A more interesting question is: how does it scale? Can it handle more load than a dedicated server?

A regular dedicated server will run at more than 100 requests/second. If a web page visit results in 10 requests, this means such a server will deliver at least 10 pageviews per second, which sounds good enough for a typical blog. Most vanity bloggers will be happy to have 10 pageviews per hour :-).

Here is what I did, step by step. I started by creating a page on a fresh domain at Google sites. With Jmeter I set up a little script to poll for that page. This script was then uploaded to WatchMouse, for continuous performance evaluation, and to Blazemeter for load testing. After an initial trial with a single server we fired 8 servers with 100 threads (simulated users) each.

You can see the result in the next graph. You will see Google Sites easily handling over 150 requests per second, with a bandwidth of 3 Megabyte/second. Each request is a single HTTP request.

Interestingly, Google Sites does some kind of rate limiting, as we can see in the next picture. As the number of simulated users increases, the response time increases as well, already at low volumes. There is no ‘load sensitivity point’ indicative of resource depletion.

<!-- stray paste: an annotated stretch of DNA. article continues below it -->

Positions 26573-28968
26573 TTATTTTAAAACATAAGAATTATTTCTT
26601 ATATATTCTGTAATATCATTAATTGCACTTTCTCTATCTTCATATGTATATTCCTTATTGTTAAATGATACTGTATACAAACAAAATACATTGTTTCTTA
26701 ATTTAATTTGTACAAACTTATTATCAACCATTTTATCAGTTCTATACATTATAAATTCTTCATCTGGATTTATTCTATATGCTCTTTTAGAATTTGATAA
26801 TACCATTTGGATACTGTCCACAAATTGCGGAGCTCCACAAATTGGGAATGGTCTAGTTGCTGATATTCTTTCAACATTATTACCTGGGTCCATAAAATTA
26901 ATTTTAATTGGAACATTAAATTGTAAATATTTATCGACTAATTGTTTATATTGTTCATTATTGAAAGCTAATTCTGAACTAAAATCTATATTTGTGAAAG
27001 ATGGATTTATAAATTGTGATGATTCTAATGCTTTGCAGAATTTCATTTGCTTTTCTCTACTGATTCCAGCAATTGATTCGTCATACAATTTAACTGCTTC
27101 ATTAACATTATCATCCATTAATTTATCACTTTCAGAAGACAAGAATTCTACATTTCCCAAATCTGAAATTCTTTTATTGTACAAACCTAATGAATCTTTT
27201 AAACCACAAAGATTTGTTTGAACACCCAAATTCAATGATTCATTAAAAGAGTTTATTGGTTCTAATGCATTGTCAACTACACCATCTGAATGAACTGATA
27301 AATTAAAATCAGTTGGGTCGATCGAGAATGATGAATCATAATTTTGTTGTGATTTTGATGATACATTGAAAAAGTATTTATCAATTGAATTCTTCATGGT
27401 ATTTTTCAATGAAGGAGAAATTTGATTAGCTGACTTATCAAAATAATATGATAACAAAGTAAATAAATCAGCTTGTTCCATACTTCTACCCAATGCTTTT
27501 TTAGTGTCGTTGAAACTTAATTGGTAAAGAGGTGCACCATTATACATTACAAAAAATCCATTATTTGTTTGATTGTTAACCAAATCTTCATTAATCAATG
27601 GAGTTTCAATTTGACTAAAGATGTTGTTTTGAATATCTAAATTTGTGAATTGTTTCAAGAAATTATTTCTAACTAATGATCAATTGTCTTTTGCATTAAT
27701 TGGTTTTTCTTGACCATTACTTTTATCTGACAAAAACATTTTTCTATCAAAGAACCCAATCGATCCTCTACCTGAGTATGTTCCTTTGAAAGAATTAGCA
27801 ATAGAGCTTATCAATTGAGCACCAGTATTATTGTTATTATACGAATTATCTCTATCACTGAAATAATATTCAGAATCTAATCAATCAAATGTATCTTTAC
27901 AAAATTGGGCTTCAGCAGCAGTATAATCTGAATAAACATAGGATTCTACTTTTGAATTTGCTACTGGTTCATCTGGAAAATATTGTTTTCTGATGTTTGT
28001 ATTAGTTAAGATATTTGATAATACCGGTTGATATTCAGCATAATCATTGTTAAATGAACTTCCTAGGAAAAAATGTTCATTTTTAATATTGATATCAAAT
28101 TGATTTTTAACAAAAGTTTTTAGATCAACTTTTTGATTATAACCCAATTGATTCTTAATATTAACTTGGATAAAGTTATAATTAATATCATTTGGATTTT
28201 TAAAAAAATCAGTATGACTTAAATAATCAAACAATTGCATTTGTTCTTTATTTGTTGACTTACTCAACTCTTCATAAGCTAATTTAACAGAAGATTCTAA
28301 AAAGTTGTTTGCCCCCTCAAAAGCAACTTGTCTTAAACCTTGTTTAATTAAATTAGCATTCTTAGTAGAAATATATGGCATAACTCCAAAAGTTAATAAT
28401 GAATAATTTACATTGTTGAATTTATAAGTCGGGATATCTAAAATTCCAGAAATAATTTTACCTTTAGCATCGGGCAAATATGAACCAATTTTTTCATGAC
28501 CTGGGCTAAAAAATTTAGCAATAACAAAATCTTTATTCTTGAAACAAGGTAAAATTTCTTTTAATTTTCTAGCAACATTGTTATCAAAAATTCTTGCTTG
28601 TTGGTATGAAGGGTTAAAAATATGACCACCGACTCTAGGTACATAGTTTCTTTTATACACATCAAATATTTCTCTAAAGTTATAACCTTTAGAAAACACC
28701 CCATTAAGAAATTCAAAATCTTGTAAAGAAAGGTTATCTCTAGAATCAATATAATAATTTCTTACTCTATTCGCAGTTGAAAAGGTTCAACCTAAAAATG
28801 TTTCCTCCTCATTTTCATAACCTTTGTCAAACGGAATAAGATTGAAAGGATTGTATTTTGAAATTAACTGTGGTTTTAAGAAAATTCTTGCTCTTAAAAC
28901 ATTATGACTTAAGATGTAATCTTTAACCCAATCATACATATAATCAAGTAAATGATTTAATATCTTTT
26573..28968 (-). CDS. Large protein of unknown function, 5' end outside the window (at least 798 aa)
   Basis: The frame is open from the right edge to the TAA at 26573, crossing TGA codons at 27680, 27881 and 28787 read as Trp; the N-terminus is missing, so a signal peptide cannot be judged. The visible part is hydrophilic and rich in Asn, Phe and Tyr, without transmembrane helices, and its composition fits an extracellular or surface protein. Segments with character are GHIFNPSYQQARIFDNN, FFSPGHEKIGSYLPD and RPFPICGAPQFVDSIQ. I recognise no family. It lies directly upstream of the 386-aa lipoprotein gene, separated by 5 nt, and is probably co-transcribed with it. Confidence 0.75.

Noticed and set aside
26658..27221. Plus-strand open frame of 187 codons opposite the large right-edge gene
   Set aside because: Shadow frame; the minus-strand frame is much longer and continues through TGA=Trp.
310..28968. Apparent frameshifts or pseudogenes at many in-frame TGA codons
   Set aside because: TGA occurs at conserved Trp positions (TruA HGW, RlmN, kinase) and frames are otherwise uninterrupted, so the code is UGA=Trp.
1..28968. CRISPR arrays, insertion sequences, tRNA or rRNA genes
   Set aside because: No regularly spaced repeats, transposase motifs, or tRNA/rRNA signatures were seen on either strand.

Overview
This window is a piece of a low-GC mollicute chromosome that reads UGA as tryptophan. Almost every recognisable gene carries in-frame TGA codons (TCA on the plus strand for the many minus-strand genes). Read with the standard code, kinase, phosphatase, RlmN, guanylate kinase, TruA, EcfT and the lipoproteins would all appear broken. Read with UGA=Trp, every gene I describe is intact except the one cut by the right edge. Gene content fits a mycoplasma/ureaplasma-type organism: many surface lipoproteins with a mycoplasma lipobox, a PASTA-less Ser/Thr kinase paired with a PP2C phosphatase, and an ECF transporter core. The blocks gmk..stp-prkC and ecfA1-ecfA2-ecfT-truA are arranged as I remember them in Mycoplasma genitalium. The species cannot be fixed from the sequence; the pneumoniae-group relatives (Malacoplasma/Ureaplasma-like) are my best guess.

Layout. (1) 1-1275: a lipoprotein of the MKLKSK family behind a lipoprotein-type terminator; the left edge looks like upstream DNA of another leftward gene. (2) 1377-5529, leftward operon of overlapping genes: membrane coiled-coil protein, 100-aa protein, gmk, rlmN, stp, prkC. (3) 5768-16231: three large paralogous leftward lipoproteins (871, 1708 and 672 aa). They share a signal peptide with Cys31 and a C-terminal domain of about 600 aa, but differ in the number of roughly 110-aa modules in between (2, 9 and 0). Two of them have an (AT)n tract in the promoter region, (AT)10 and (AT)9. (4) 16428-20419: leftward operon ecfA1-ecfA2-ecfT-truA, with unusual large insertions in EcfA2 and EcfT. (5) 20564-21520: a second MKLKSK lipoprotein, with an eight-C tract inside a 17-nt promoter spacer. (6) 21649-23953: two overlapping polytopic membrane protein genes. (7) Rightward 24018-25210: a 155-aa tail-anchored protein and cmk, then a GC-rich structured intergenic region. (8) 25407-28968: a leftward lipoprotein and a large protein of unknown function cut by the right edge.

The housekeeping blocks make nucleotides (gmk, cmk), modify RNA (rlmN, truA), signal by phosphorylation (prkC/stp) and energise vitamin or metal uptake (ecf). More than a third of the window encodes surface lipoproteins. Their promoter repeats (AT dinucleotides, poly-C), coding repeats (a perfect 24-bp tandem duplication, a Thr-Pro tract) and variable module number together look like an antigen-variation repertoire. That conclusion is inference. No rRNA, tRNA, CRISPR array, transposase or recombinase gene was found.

In the next picture you can see that the response rate just levels off.

In fact, it is even likely that Google Sites is rate limiting by source IP address. While this test was ran, the independent monitoring by WatchMouse showed no correlated variation.

Some final technical notes: If you want to maximize the requests/second you need lots of threads/simulated users with delays built-in. Jmeter is not good at simulating users that don’t have delays.

By the way, the site under test was served by more than 40 different IP addresses. The site has low latency to places around the world: for example locations in Ireland, China, San Francisco, Malaysia all have connect times less than 5 milliseconds. This substantiates the statement that Google Sites is using some kind of CDN.

5 organizations that got value from using cloud computing

Just to let you know that I created a brief note about 5 organisations that got value from using cloud computing.

It is brief, but explains the main business reason and how they did it.

Examples include profit and nonprofit businesses, public cloud and private cloud.

You can get immediate access to it by filling in your e-mail address in the box on the right.